When Buying Software Overseas Is This Hard, No Wonder Piracy Is Rampant


I’ve found that many software companies time their new releases for late at night in the United States. That’s lunchtime here in Taiwan. So when I learned over lunch, via Twitter, that Adobe Lightroom 3 had been released, I immediately went to the Adobe site to buy my copy.

I should have had the jump on my sleeping American friends, right? It didn’t work out that way.

Address Not Accepted

I downloaded the trial version. As soon as I confirmed that it had installed properly and was able to read my Lightroom 2 catalogs, I clicked “Buy.”

Nothing happened. Then I got a message from Adobe saying it could not accept my online payment because my registered location was Taiwan.

Unfortunately, as an ex-pat photographer based here for seven years and married to a Taiwanese citizen, I no longer kept any bank accounts or addresses registered elsewhere.

What to do?

Finding a boxed copy in a store here would be close to impossible. It would need to be specially ordered and take at least 6 weeks to arrive. Many local distributors also won’t accept upgrade pricing — only the full retail price.

When Lightroom 2 was released, I had a friend on a business trip to the United States buy it for me there, but no such luck this time. I contemplated making a quick trip to Hong Kong to buy a boxed copy — but this would add $150 in plane fare to the cost of my purchase.

BitTorrent and Other Solutions

I turned to Twitter and Facebook, asking if anyone had solutions for me. They did — and how.

A surprisingly large number of photographers suggested I simply wait for Lightroom 3 to be available on BitTorrent and download an “alternative” version. In other words, skip the runaround and get a pirated copy.

I didn’t want to go there. Fortunately, one Twitter follower had another idea; he suggested I try Bundle Box, a site that allows people outside the United States to have a virtual U.S. address.

Returning to the Adobe store, I created an Adobe ID using my new Bundle Box address. I then went back to the Lightroom 3 product page, clicked on “Buy,” filled in the credit card details and I was done!

Or not.

One Final Hurdle

Adobe accepted my payment and informed me that a serial number would be sent in a separate e-mail and would appear in the “Your Orders” section. But when I got there, instead of a serial number, I got this message: “Contact Customer Service.”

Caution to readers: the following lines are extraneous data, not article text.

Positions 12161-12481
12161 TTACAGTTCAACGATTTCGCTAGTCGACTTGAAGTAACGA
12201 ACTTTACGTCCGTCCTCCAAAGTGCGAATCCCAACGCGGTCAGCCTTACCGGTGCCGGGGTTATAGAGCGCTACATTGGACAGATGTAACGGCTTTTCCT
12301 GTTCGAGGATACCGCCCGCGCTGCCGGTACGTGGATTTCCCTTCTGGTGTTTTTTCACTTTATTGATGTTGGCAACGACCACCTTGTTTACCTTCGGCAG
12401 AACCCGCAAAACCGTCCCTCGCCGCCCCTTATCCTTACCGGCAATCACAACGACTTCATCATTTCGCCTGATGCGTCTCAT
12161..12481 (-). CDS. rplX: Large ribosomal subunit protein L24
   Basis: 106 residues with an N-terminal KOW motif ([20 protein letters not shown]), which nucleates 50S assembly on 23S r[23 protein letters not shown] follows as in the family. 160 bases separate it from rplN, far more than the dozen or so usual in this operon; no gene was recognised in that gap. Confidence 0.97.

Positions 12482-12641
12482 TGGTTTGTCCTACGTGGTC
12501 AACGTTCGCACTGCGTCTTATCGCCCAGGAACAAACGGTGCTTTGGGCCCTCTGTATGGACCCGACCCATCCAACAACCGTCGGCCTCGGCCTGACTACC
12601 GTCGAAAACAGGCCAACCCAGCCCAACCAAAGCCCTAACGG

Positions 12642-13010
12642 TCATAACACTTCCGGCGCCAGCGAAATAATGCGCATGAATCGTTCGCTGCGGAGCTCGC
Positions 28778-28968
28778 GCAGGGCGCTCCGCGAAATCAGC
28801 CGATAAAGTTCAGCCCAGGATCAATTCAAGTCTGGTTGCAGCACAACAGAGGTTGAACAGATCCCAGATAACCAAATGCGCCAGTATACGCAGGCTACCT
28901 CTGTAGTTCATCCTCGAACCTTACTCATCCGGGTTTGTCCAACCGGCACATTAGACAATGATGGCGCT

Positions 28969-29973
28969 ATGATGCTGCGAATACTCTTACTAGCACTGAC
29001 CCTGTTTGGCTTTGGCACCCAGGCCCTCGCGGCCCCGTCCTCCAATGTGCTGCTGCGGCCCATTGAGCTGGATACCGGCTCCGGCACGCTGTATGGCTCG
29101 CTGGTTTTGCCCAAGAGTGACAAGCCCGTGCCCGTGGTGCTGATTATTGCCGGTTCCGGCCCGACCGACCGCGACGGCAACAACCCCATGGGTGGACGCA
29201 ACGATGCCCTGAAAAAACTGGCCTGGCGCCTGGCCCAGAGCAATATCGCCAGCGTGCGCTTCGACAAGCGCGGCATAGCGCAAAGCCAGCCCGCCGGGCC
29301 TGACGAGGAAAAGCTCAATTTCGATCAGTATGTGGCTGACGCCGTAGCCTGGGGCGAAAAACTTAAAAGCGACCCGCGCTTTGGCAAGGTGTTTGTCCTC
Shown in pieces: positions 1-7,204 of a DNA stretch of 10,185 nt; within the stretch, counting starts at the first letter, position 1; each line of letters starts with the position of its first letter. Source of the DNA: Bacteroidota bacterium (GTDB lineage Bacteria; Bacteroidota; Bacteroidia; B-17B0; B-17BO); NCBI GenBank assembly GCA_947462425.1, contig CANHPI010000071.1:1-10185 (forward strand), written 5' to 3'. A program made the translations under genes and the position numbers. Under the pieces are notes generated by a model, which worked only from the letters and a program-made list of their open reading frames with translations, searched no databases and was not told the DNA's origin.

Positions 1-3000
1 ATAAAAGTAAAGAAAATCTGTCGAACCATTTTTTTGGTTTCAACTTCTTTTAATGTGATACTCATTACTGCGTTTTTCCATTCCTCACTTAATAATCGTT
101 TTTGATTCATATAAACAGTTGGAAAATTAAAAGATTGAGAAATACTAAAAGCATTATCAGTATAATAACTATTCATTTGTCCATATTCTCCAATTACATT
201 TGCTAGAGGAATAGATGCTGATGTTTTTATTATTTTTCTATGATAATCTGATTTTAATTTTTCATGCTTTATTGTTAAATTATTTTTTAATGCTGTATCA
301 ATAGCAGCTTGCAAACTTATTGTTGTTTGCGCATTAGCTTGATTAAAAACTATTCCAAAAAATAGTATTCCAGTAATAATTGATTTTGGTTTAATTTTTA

Of course, it was after hours in the United States, so I had to wait till 8 p.m. my time to call. Then I had to wait on hold for someone to talk to me.

Sitting on hold on an international call is not something I normally like to do, but it’s still cheaper than a flight to Hong Kong would have been. After someone answered, I got transferred around a couple of times — but when I finally reached the right person, everything got sorted out. I got my serial number and my purchase was complete.

After going through this experience, though, I wonder how many people would have stopped looking for legal solutions and would have simply downloaded a copy over BitTorrent instead? Adobe and other software makers, take note.


12 Responses to “When Buying Software Overseas Is This Hard, No Wonder Piracy Is Rampant”

  1. And you get cheap pricing in the US anyway. When you have to pay the sort of exorbitant prices Adobe charges here in Australia (and I have 3 machines to buy licences for) you can imagine the temptation to buy it on eBay or from BitTorrent is much higher.

  2. Unfortunately, those who live overseas w/ foreign bank accounts (myself included) are so in the minority that I doubt much will change. I think Adobe would argue that you were able to work your way around it.

    Your point is well taken though. I find it ironic that the things they implement to PREVENT pirated software actually have the ability to drive honest customers to consider pirating the software.

    As someone who has been in and out of Asia since 2003 and now currently lives there full time, I feel your pain. I live in the middle of nowhere so I see this problem quite regularly - Im surprised you had that issue in Taiwan.

    Brian

  3. I also had a painful experience trying to purchase Lightroom. I moved from South Africa to the UK. When I tried to purchase Lightroom through the UK store, my purchase was rejected as "My account was registered in another country". In order to buy Lightroom, I needed to register a new account with Adobe, which involved having to register a new email address, as my other two had already been registered with Adobe. Why you can't change your country of registration is beyond me.

    I chose to go the legal route and eventually succeeded in buying Lightroom - but you have to ask yourself, why is it easier to get an illegal copy? Adobe should make the purchase process as quick and painless as possible.